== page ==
Tennessee Promise

5 Lessons From the Tennessee Promise

By Dennis Pierce

With access solved through tuition-free community college, the state now targets completion with things it has learned in the past year.

Editor’s Note: Both Oregon and Tennessee are expecting or have already seen an increase in students because of tuition-free community college. In this two-part series, we take a look at how each state is focusing on the students’ first year.

Having removed a key barrier to community college access, the Tennessee Promise program — which makes community college tuition-free for graduating high school seniors in the state — is setting its sights on making sure students complete their degrees or certificates and move on to a four-year college or a career.

The initial cohort of Tennessee Promise students has just wrapped up its first semester at one of the state’s community colleges. More than 58,000 students applied for the program last year, and 16,000 ultimately took part. Enrollment in the state’s community colleges is up 25 percent this year as a result of the program.

State officials are pleased with these numbers, but they say that getting students into college is only the first step in the process — and completion is the ultimate goal.

Mike Krause, executive director of Tennessee Promise, says the program will be making a few changes to support student success more effectively going forward, based on some of the lessons learned from the first year.

Lesson 1: Communicate more with students’ parents.

“We heard from parents that they really wanted to be heavily involved in the discussion, and we agreed that was important,” Krause says. “Every time we communicate with students this spring about the Tennessee Promise requirements, we’ll also be communicating with their parents.”

Lesson 2: Mentors involved through the first year.

Every Tennessee Promise student is assigned a mentor, and the state will be changing how this mentorship is structured.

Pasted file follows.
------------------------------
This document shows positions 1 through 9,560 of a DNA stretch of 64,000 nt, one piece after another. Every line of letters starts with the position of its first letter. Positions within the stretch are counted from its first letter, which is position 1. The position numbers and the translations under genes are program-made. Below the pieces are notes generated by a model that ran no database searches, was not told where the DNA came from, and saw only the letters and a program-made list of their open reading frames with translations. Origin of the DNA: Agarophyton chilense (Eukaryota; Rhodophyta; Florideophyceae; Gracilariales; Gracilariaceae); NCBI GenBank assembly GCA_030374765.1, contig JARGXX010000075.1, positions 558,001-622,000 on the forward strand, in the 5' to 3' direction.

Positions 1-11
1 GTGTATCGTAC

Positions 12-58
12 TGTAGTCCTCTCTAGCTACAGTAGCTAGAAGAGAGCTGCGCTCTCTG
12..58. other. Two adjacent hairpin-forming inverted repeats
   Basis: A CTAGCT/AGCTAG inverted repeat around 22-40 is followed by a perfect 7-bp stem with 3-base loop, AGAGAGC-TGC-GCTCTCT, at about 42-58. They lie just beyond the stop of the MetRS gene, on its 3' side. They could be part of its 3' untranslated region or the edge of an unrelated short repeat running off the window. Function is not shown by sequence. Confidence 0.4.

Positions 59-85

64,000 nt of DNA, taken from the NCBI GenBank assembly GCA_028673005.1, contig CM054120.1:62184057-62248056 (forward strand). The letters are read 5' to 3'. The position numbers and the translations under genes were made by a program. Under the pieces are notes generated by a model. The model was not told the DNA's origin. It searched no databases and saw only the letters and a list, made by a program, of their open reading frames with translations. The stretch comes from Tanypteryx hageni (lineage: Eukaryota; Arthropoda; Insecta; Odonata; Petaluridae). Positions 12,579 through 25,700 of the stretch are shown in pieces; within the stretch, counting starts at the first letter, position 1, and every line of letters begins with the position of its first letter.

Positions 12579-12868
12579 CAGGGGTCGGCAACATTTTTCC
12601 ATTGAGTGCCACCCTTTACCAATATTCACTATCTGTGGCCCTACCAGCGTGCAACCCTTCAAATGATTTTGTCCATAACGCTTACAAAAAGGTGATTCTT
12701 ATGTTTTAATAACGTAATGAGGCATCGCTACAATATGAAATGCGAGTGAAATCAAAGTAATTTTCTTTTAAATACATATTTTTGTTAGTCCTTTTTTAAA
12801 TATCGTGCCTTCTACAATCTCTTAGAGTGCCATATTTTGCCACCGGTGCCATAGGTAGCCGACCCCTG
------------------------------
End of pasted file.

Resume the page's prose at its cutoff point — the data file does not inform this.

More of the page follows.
“In the past, as a Tennessee Promise mentor, you would have had this long, robust conversation with your students that ran through August,” he explains. “In some cases it would continue during the school year, but not always. This year, it will definitely continue. Students will continue that dialogue with their mentors throughout their first year in college.”

These changes (communicating with parents and increasing mentor involvement) will support a completion agenda that is already in place for all Tennessee colleges, Krause says. For instance, the state’s colleges receive funding based on student outcomes, not just enrollment. Tennessee officials have encouraged the state’s colleges to ramp up their advising and student support services and to make sure students are guided toward a structured pathway that leads to a four-year college or a career as quickly as possible.

Lesson 3: Implement a “default scheduling” policy.

Krause cites some examples of Tennessee community colleges that have taken specific steps to support their Promise students. For instance, Chattanooga State Community College has moved to a “default scheduling” policy.

Based on the interests indicated on admission applications, first-year students receive a personalized schedule. “This removes an incredible amount of the uncertainty that first-generation students often face when they look at a catalog that has hundreds of choices,” he says.

Lesson 4: Give students the tools they need.

At Northeast State Community College, officials “realized one of their hurdles was student access to technology,” Krause says. “From their own institutional funds, they gave every single Tennessee Promise student an iPad on day one. That iPad is preloaded with everything the students need to be successful.”

“Students aren’t always coming from the same technological backgrounds, and so this really levels the technological playing field,” Krause adds.

Lesson 5: Cover the increase in enrollment.

Many of the state’s community colleges have hired more advisers and other staff to accommodate the influx of new students. “We planned for this enrollment surge,” Krause says, noting that the colleges are receiving additional tuition funding from the state to cover the surge.

“We believe it’s the colleges’ choice in how they want to invest those funds,” he adds. “Clearly, many have invested in student supports and other completion initiatives — and we applaud that.”

“We’ve put in place some aggressive interventions to make sure students are on the right path,” Krause says. “Our confidence in the ability of our Promise students to succeed is tied to our completion agenda.”

Read yesterday’s post here.

Dennis Pierce

is a contributor to the 21st-Century Center.

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